Parliament has approved a government plan to set up a controversial charity using proceeds from the sale of Switzerland's gold reserves.
Both houses of parliament backed the plan on Friday, quelling fears that right wing parties would scuttle the proposed fund, and expose Switzerland to international criticism.
The fund still faces a crucial public test before becoming concrete, with a nation-wide vote expected later this or next year.
The Swiss People's Party failed in its campaign to reject the measure during the final reading of the Solidarity Foundation bill. The foundation motion was passed by 104 votes to 66 in the House of Representatives, and 33 to five in the Senate.
Opponents of the Solidarity Foundation said it had only been proposed because of pressure from groups critical of Switzerland's role during the Holocaust era. They also accused the government of giving in to campaigns waged from abroad.
The government, however, defended the foundation as a tenet of Swiss identity and an investment in the future.
Plans for the charity were launched to coincide with the debate over Switzerland's role during the Second World War. When it outlined the plan in March 1997, the government said it wanted to reinforce Switzerland's humanitarian tradition by using proceeds from the sale of gold reserves.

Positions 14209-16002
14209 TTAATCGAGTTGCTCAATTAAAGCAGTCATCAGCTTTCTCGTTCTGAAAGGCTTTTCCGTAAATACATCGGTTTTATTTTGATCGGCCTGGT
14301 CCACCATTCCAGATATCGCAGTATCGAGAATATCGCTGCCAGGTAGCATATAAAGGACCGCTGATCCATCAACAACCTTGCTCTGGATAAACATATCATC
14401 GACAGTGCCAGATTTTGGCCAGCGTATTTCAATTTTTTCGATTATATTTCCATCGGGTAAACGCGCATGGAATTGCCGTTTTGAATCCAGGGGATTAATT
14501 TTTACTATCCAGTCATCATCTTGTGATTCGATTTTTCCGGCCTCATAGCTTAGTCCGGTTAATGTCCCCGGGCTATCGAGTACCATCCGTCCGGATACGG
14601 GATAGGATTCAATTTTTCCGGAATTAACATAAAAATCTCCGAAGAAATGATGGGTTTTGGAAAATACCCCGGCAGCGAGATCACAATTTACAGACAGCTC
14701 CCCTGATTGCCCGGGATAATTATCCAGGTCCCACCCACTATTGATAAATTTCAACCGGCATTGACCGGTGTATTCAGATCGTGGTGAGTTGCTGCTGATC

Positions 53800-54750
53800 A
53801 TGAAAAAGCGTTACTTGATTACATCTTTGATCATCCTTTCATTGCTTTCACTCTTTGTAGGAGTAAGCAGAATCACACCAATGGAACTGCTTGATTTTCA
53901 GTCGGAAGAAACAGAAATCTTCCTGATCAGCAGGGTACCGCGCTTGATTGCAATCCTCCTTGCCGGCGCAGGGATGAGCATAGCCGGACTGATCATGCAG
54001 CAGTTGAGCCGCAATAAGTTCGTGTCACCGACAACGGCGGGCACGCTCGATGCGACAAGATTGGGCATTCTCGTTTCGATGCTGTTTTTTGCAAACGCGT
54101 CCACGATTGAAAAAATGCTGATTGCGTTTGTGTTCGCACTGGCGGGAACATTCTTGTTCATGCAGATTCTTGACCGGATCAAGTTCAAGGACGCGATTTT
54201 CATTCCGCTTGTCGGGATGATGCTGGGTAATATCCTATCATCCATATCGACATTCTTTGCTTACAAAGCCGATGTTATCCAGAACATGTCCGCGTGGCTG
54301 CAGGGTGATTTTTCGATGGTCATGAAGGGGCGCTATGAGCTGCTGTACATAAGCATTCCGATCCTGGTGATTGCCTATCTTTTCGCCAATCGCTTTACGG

The Solidarity Foundation, which has run the parliamentary gauntlet for almost five years, will be financed by the sale some 1,300 tons of excess gold reserves held by the National Bank.
A third of the money from the gold sales will be used to fund prevention projects aimed at combating poverty, illness and hardship, mainly among young people.
The funds will be spent both in Switzerland and abroad over the next 30 years.
The remaining two thirds of the gold money will be divided equally between the state pension scheme and Switzerland's 26 cantons.
Support for the foundation looked to be eroding in recent months, with an increasing number of politicians from various parties distancing themselves from the charity.
The strongest opponent, the People's Party, argued that the money would be better used to shore up Switzerland's troubled old age pension scheme.
The National Bank plans to sell the excess gold reserves by the second half of 2004, in line with an agreement with 15 European central banks.
by Jacob Greber
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